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Terri's grave: 'I kept my promise'
Posted By -NO AUTHOR- On 06/21/2005 @ 3:10 pm In Front Page | Comments Disabled
Michael Schiavo had a grave marker placed yesterday on the cremated remains of his wife Terri Schiavo that lists her death as Feb. 25, 1990 — more than 15 years before she died of court-ordered dehydration.
The marker lists her actual death, March 31, as the date on which she was “at peace.”
In an apparent message from Michael Schiavo himself, the grave marker also says “I kept my promise,” referring to his insistence that his severely brain-injured wife didn’t want to be kept alive by “artificial” means.
Terri Schiavo’s parents, Bob and Mary Schindler, who battled in court for their daughter’s life for more than a decade, were notified of the burial by fax only after the service, according to their attorney, David Gibbs.
Gibbs condemned the words on the marker.
“Obviously, that’s a real shot and another unkind act toward a grieving mom and dad,” he said.
Michael Schiavo had said his wife’s ashes would be buried at a family plot in Pennsylvania, but his attorney, George Felos, said the service and interment took place yesterday in Clearwater, Fla.
The Schindlers opposed her cremation and had hoped to bury her in their adopted state of Florida.
The Christian Defense Coalition, which led prayer vigils and demonstrations in support of Terri Schiavo, said the “actions reveal the real Michael Schiavo and dispel any myth that he was a loving and caring husband to Terri for the past 15 years.”
“By this one repugnant act, Michael Schiavo has revealed what we and the family knew all along,” said the group’s director, Rev. Patrick J. Mahoney. ” … This was a self-centered and hateful man who believed Terri died 15 years ago and was doing all within his power to see that Terri was dehydrated and starved to death.”
Mahoney said the actions call into question Michael Schiavo’s role as his wife’s guardian.
“For how could he have possibly looked out for her best interests when he felt she was already dead?” Mahoney said.
The Schindlers asserted their daughter, who left no written directive, never would have seriously expressed a wish to die. They point out Michael Schiavo made his claim only after he won $1.3 million in a malpractice suit settlement on Terri’s behalf and began seeing his live-in girlfriend Jodi Centonze, with whom he has two children.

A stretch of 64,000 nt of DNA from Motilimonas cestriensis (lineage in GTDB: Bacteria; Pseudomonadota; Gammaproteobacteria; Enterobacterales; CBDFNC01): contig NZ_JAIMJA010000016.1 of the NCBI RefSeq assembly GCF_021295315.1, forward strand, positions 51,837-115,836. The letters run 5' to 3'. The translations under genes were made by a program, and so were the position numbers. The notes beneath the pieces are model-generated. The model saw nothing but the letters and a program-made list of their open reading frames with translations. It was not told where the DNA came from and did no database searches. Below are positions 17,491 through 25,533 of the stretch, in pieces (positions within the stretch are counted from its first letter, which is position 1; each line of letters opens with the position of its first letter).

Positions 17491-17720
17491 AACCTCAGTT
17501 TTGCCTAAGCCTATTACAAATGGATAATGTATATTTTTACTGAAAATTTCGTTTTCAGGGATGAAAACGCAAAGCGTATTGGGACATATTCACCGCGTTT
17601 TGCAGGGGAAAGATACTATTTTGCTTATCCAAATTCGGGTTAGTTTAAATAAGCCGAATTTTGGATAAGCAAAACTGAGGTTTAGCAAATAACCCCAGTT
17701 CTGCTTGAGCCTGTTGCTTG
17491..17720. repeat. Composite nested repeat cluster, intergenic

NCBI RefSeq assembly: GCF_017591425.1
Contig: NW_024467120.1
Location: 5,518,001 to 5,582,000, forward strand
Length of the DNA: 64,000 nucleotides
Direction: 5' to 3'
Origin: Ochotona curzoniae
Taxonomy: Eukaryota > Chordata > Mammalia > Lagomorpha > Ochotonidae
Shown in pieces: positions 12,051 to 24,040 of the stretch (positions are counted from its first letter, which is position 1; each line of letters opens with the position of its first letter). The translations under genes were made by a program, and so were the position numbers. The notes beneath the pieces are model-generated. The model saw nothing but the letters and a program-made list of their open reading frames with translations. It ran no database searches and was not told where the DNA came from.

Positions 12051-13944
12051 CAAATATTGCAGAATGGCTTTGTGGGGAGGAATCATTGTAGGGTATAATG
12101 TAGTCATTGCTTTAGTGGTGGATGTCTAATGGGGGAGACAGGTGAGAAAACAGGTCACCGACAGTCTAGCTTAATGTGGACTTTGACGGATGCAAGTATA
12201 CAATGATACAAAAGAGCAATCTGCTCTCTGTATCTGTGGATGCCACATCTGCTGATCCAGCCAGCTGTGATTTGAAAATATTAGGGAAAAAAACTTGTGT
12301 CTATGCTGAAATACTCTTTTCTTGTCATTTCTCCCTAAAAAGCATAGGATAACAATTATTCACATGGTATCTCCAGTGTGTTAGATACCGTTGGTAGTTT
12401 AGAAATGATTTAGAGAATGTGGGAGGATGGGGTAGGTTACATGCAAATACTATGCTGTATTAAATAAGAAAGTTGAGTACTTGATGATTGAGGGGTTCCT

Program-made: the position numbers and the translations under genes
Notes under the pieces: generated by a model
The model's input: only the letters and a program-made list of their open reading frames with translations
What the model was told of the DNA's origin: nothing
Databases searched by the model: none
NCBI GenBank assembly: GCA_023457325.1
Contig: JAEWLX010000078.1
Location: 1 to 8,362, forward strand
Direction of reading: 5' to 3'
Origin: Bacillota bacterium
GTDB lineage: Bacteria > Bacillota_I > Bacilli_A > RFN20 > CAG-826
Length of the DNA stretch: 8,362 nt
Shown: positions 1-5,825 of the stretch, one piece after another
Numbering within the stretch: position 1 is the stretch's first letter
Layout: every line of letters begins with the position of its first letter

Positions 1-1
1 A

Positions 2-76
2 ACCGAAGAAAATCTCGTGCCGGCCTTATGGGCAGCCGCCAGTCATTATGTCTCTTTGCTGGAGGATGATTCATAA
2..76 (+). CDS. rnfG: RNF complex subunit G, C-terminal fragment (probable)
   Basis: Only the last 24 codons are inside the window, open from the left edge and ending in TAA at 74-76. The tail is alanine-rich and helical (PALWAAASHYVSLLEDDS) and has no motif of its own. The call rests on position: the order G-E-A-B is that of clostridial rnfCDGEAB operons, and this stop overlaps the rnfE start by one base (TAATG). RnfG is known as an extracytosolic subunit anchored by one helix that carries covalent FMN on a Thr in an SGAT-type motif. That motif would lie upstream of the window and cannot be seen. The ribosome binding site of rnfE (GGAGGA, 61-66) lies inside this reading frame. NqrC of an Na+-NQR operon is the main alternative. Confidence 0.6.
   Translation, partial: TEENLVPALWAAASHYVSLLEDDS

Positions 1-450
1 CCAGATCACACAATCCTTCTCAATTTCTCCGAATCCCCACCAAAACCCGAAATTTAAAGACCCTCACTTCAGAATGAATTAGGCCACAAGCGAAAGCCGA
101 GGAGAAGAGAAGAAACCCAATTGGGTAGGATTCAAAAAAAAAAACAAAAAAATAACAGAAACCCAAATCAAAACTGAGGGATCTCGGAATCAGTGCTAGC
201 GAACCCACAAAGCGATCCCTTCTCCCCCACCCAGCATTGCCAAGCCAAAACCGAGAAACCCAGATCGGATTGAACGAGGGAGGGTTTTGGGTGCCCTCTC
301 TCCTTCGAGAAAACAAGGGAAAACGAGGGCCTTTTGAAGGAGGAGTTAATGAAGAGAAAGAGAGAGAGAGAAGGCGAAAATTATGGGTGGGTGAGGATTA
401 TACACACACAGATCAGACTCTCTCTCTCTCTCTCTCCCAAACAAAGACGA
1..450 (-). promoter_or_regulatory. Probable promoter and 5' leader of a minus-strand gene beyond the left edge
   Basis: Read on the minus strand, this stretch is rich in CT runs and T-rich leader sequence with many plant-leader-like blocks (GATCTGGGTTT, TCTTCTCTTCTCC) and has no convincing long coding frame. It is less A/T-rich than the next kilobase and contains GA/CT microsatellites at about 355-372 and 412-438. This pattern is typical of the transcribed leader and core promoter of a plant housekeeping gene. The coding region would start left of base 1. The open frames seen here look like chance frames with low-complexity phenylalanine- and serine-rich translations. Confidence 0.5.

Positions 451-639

The Schindler family says there is evidence Terri’s sudden brain injury was caused by Michael Schiavo himself, alleging a pattern of abusive behavior, medical records indicating trauma, and his court motion to ensure Terri was cremated immediately upon death.
Schiavo claimed Terri collapsed due to a potassium imbalance triggered by bulimia that caused her to suffer cardiac arrest. But the autopsy
report released Wednesday found no evidence to support that theory.
The report by the Pinellas-Pasco medical examiner also found no evidence of abuse, but did not rule it out.
In the 1992 malpractice trial, Schiavo argued he needed the money for long-term care for his wife, based on a life expectancy of another 50 years. But seven months after receiving the cash, the Schindlers argue, he began to withhold care and therapy, first ordering nurses to not give Terri antibiotics for a urinary tract infection, which could have resulted in her death.
In an interview with WND earlier this year, Terri’s brother Bobby Schindler said his family never believed Terri would want to die, contending Michael Schiavo’s actions indicate the “wishes” were fabricated.
“Which Michael are we to believe?” he asked. “The one who promised he would take care of his wife for rest of his life, or the who who says these were Terri’s death wishes.”
Editor’s note: “Life and Death in America” – a stunning special investigative report that starts with the Terri Schiavo story, but goes on to expose as never before America’s rapidly expanding euthanasia/”right-to-die” movement – is the focus of the May issue of WND’s acclaimed monthly Whistleblower magazine.
For background on the 15-year saga, read “The whole Terri Schiavo story.”
WorldNetDaily has been reporting on the Terri Schiavo story since 2002 – far longer than most other national news organization – and exposing the many troubling, scandalous, and possibly criminal, aspects of the case that to this day rarely surface in news reports. Read WorldNetDaily’s unparalleled, in-depth coverage of the life-and-death fight over Terri Schiavo, including over 150 original stories and columns.
Court documents and other information are posted on the Schindler family website.
Links to all “Terri briefs” regarding the governor’s defense of Terri’s Law are on the Florida Supreme Court website, public information.
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